The Watchers

The Watchers

Monday, 26 January 2015

Awards Season 2015: Producers' Guild Awards and SAG Awards Results


Well, after a brief respite, Awards Season rears its head for a brief moment as two important Guild Awards were handed out over this last weekend.

PRODUCERS' GUILD AWARDS 


The Producers' Guild Awards were handed out on 24th January. The film winners were:

Outstanding Producer of Theatrical Motion Pictures: Birdman

Outstanding Producer of Animated Theatrical Motion Pictures: The Lego Movie

Documentary Film: Life Itself

The fact that Birdman got the PGA over Boyhood has been seen as a sign that the tide is starting to shift away from Linklater's epic. Of course, there are no guarantees- but a win at the PGA is a pretty good indication of Oscar success (if you're nominated, unlike The Lego Movie and Life Itself).


SCREEN ACTORS GUILD AWARDS

The Screen Actors' Guild Awards were announced on 25th January. The film winners were:


Outstanding Performance by a Cast in a Motion Picture: 
Birdman

Outstanding Performance by a Male Actor in a Leading Role: 
Eddie Redmayne (The Theory Of Everything)

Outstanding Performance by a Female Actor in a Leading Role: 
Julianne Moore (Still Alice)

Outstanding Performance by a Male Actor in a Supporting Role: 
J.K. Simmons (Whiplash)

Outstanding Performance by a Female Actor in a Supporting Role: 
Patricia Arquette (Boyhood)

No surprises with Moore, Simmons and Arquette adding to their impressive haul of silverware, but a win for Eddie Redmayne in the awards voted for by actors (many of whom are also Academy members) puts him ahead in the Best Actor race (with Michael Keaton probably the second-placed runner). Birdman's win for Best Cast (essentially the SAG's Best Picture) adds to the speculation that it might be a triumph for Birdman come late February.

Up next in awards season is the Directors' Guild Award on 7th February and the BAFTA Film Awards on 8th February.

Sunday, 25 January 2015

Review: American Sniper (UK Cert 15)


SPOILER WARNING! This review discusses and/or mentions a few important plot points. If you would prefer not to have these spoiled, please stop reading now and come back once you've seen the film.  

American Sniper is a difficult film to talk about, mostly because it deals with an emotive subject (the war in Iraq and America's part in it) and also because it is based on a true story. Any criticism of the film feels like a criticism of the person and that isn't exactly fair on those left behind. 

As much as it is possible, I am going to limit myself to talking about the film as a film- as a fictionalised account of Chris Kyle's life and work- and try and stay out of the bigger picture or wider context of the war, the military and even what Kyle was like as a real person (or what the book he wrote, which the screenplay is based on, says). This might be a bit of a cop-out but it's probably safer. For an interesting look on the historical accuracy (or otherwise) of the film, this is a good article to start with.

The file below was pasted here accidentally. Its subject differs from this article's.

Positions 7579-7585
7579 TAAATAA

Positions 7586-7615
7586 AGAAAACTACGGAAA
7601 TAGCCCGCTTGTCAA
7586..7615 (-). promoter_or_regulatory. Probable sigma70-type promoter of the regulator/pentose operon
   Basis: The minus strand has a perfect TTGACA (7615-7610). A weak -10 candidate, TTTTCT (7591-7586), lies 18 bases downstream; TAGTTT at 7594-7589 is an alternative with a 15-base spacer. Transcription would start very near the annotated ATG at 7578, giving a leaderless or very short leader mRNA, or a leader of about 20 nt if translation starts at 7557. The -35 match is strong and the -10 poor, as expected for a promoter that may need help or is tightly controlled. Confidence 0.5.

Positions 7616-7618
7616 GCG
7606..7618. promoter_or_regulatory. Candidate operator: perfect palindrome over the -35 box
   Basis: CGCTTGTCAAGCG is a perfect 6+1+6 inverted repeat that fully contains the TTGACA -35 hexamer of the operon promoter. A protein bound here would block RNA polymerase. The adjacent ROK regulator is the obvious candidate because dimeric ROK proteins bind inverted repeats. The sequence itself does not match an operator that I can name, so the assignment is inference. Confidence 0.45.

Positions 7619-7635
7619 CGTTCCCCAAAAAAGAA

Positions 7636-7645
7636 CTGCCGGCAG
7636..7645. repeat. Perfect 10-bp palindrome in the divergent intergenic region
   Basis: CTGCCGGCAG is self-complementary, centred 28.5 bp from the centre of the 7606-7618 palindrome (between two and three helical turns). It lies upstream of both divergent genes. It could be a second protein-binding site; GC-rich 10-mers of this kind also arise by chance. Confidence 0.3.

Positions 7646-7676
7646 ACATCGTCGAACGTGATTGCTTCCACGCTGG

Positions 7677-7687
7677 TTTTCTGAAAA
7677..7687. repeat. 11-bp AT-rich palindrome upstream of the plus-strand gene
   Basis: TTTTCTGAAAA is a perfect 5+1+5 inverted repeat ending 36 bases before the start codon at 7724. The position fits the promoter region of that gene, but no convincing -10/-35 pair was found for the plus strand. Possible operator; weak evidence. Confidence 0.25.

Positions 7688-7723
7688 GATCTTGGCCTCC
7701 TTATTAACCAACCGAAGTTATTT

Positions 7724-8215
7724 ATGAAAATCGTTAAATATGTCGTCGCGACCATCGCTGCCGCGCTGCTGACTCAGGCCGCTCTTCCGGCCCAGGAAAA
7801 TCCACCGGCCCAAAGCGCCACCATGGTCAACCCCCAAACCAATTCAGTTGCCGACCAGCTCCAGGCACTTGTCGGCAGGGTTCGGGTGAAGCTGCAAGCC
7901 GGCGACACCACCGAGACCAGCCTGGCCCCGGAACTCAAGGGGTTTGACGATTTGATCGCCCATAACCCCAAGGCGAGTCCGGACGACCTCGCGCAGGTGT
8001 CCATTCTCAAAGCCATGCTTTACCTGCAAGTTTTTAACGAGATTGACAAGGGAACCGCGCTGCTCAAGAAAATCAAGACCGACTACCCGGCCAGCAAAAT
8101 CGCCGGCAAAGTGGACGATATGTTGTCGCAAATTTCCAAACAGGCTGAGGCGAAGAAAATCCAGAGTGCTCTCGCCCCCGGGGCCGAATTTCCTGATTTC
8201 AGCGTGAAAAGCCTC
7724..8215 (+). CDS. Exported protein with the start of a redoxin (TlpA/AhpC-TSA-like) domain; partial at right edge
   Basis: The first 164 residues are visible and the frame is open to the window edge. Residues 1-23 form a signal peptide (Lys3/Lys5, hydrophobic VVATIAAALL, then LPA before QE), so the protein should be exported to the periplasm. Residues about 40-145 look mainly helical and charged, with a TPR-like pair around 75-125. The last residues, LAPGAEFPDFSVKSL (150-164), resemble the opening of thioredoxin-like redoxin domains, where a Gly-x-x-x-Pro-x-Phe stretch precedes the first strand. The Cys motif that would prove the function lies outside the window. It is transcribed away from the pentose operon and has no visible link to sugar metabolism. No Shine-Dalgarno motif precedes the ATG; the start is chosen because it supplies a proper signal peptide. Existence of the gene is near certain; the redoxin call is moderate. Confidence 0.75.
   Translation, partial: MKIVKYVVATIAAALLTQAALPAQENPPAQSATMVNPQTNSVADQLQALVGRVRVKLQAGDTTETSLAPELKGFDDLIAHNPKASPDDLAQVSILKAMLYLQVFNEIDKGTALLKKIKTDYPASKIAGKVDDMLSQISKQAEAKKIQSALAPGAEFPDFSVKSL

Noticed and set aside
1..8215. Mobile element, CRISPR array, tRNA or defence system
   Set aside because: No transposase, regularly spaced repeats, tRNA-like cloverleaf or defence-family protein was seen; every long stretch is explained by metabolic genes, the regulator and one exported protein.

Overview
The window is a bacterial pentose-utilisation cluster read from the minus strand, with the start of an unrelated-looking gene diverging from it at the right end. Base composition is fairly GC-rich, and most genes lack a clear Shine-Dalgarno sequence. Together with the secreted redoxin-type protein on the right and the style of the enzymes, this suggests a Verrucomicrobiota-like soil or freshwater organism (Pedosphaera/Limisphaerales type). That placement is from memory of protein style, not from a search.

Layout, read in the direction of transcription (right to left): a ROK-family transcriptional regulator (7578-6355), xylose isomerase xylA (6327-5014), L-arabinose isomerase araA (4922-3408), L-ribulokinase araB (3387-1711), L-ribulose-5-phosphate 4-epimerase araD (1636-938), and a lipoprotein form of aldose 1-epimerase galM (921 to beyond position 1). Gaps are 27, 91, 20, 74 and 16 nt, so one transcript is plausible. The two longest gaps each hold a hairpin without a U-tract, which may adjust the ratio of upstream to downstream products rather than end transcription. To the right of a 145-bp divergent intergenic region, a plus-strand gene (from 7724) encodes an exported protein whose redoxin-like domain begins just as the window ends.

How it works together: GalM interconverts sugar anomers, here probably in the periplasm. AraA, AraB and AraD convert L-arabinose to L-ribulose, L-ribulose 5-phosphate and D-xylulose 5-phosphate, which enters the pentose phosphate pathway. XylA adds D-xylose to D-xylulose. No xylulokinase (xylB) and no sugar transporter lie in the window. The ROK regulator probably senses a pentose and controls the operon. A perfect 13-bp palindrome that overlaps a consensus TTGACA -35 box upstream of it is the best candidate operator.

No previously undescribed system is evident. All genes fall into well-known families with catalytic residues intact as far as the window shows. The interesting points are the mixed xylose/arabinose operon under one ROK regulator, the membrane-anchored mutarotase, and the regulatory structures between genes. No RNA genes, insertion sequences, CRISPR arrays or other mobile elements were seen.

Kyle (Bradley Cooper) was raised by a devoutly religious family, initially becoming a cowboy and then signed up to the US Navy SEALS and acted as a sniper in Iraq, completing four tours of duty. He is credited with over 160 confirmed kills although the figure may be much higher. He married and had children and, once he left the Army, he helped injured soldiers in rehabilitation. He was shot and killed in 2013 at a shooting range in Texas by a young army veteran he was trying to help, who was suffering from PTSD.

First things first: there is a lot I didn't like about American Sniper.

Mostly, the bellicose, jingoistic, America-f*ck-yeah, hoo-rah attitude espoused by Kyle. Things were black and white: America is the greatest country in the world and anyone threatening it needs to be put down with extreme prejudice. The world operates in shades of grey, sadly, so this tunnel-visioned narrowmindedness is utterly alienating- not to mention wearying in the extreme. There's no discussion, nothing wavering from that message. They're evil, they're savages, they deserve to die. That's that. Done. I understand that some people see the world thus and that's how they operate- and no doubt for soldiers, they have to see the world in such terms in order to do the things they sometimes have to do- but, as a narrative, it's not something I can get behind.